BIO: Patrick Teagarden is the President of Alaska Aviation Proving Ground, Inc., where he and his team are developing unmanned aerial imaging systems in support of tactical decision making. He has been a professional aviator for more than 20 years, and currently holds FAA Airline Transport and Instructor pilot certificates. Additionally, he has been a US Army UAS instructor and test pilot on the US Army version of the Predator (Gray Eagle). During Mr. Teagarden’s professional career he has served as an Electronic Warfare Intelligence Analyst, the Standardization Fixed Wing Pilot (contractor) for the US Army at the Ronald Reagan Missile Test Range, a corporate pilot for Intel Corporation, and an Alaskan Bush Pilot. Mr. Teagarden graduated from Penn State University in 2013 with a Masters degree in Homeland Security and Geospatial Intelligence. Additionally, he holds a Bachelor’s of Applied Sciences in Aviation Operations from Wayland Baptist University. It is Patrick’s basic premise that the unmanned aerial vehicle is simply a host; and the true power is in the fusion of multiple sensors for near real-time decision making. As such, all AlaskaUAV products are designed to support a broad variety of larger sensors with advanced data storage and communications systems.


Abstract: This presentation is about the search for a UAS solution that would provide the aerial imagery that would meet the expectations of the industry. In involves a 2 year ALL IN commitment to the develop of a UAS system that ends with the product being purchased by NASA as their flight test vehicle. And there will be information of where the journey is headed to bring this to the industry.


Five Sensors, One Day: Unmanned vs. Manned Logistics and Accuracy

David Day – Keystone Aerial Surveys





Abstract: Keystone Aerial Surveys, Inc. took on the ambitious task of attempting to acquire aircraft mounted LiDAR, aircraft mounted large format imagery and imagery from all three of its UAS sensors over the same targeted area of interested on the same day.  This presentation will detail the effort, highlighting lessons learned, successes and failures.   Logistics of the project, products created and accuracies achieved (both absolute and in comparison) will be noted and explored.  Conclusions on the use of UAS by both skilled and unskilled users and the place for UAS data in the current and future marketplace will be discussed.

Progress on Modular Unmanned Aircraft Technology

DahlgrenRobert P. Dahlgren, CSUMB/NASA Ames Research Center, MS245-4, Biospheric Science Branch, Moffett Field, CA 94035

Juan J. Alonso Stanford University, Dept. of Aeronautics & Astronautics, Durand Building, Room 252, Stanford, CA 94305

Matthew M. Fladeland NASA Ames Research Center, MS232-22, Earth Science Division, Moffett Field, CA 94035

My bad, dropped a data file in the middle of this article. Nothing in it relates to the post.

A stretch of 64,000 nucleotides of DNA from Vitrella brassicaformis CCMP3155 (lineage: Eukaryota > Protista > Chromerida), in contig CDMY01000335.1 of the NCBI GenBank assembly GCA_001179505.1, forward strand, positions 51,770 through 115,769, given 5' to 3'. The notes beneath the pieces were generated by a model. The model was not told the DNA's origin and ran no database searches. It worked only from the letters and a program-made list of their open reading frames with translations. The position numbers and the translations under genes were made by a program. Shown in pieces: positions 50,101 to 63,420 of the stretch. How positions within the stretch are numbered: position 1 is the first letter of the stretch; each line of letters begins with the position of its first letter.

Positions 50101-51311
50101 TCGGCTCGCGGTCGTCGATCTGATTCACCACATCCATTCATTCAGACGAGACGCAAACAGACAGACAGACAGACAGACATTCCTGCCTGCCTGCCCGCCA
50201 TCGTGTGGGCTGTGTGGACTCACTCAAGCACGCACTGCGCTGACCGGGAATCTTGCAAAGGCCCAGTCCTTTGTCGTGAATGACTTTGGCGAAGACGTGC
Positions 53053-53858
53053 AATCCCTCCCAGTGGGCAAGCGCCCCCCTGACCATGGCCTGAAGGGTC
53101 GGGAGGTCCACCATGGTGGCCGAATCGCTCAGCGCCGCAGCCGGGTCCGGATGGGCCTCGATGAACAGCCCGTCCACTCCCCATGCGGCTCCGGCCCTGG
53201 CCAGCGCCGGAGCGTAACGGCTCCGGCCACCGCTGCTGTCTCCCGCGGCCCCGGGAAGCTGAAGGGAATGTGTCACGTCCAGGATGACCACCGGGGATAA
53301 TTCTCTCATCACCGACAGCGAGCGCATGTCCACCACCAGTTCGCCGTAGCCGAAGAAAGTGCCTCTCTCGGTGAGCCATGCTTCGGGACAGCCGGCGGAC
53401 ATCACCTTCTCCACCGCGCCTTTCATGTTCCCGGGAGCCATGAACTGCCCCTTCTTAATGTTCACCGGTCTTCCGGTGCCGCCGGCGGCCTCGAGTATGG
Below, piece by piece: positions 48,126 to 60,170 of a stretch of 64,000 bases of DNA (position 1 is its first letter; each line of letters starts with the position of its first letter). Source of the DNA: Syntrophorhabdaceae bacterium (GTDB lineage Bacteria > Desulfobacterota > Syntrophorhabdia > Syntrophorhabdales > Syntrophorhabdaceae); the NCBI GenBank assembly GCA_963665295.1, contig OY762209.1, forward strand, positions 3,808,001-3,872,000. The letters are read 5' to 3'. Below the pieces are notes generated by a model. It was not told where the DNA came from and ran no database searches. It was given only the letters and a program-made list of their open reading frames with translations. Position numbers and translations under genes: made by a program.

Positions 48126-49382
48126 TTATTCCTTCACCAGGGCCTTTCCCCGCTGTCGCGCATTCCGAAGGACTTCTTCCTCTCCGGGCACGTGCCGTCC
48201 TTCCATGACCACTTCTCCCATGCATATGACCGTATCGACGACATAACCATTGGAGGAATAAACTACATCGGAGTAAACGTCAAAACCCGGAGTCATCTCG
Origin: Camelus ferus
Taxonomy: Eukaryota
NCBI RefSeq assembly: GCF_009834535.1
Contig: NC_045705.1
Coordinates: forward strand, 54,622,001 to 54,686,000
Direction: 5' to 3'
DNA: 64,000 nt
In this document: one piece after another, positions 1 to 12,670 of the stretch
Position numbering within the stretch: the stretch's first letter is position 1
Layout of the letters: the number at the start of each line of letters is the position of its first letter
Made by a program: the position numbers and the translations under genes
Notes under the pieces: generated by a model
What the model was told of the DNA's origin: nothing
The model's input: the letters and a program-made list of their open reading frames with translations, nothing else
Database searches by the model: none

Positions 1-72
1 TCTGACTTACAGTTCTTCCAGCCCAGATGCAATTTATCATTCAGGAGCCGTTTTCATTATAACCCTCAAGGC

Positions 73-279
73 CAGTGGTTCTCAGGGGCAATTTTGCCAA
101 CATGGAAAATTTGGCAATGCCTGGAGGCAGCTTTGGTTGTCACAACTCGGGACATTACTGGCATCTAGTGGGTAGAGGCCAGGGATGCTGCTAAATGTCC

Abstract:  Modular unmanned aerial systems (UAS) are a new development in UAS architecture that holds promise for reusable, reconfigurable hosts for science and autonomy payloads. Modularity of airframe subcomponents lowers costs, facilitates rapid field repair, permits holistic optimization, and enables mass-customization of bespoke platforms – customizing the aircraft around a given payload or payloads. Without modular UAS, sensors and instruments often must be designed to fit in a non-modifiable airframe.  This talk will present how the nexus of modularity, rapid prototyping and design reuse opens up new tradeoffs, and discuss the envisioned benefits, price paid, and enhanced missions made possible by this new approach to aircraft development.

UAS: Confluence of Things Spatial

Jeffrey M. Young, Global Business Development, LizardTech







 Abstract: Varied UAS User Communities will be discussed . Many UAS users and prospects are bound by their geographies of responsibilities, geographies of interest, or geographies of observation. A suggested model for UAS user communities would will be described including municipalities, Metropolitan Area /County – MSAs, State/ Province, Region/ Multi-State based on political or physiographic boundaries, National, Multi National/Enterprise , and Global. UAS addressable markets will be defined including: City Governments, Local Utilities (energy and infrastructure),County Governments, Metro Authorities, NGOs of all scopes, Local Consulting Engineers and Surveyors, State Government Agencies (GIO’s, Transportation, Natural Resources, Public Safety etc.), Private Companies (such as Insurance and real estate), Energy Provides (Transmission and Distribution) , Infrastructures Agencies (e.g. DOTs and Rail), Agriculture, Extractive industries (such a mining ), Regional Consulting Engineers and Surveyors, National Agencies (e.g. US Army COE, Public Safety, Homeland Security, Boarder Patrols, National Security type agencies), Entertainment and Others no doubt. This presentation focused on who comprises UAS user communities as opposed the technology applied. Role and Affiliation: Jeffrey M. Young, Global Business Development LizardTech p: 303-815-2254 f: 206-652-0880 jyoung@lizardtech.com, www.lizardtech.com

Tracking Marsh Vegetation Communities Using UAV Derived NIR Imagery.

  Becky Morton, President, CEO – GeoWing Mapping







Abstract: This presentation covers vegetation monitoring of a marsh site at a weapons station along the Delta. Soil remediation began in the 1990's with vegetation community monitoring by means of remote sensing in 2005. In 2015, an Unmanned Aerial Vehicle (UAV) or drone was using with a multispectral camera to capture near infrared (NIR) imagery. Image classification methods were then used to determine vegetation communities and analyzed with 
previously captured satellite data.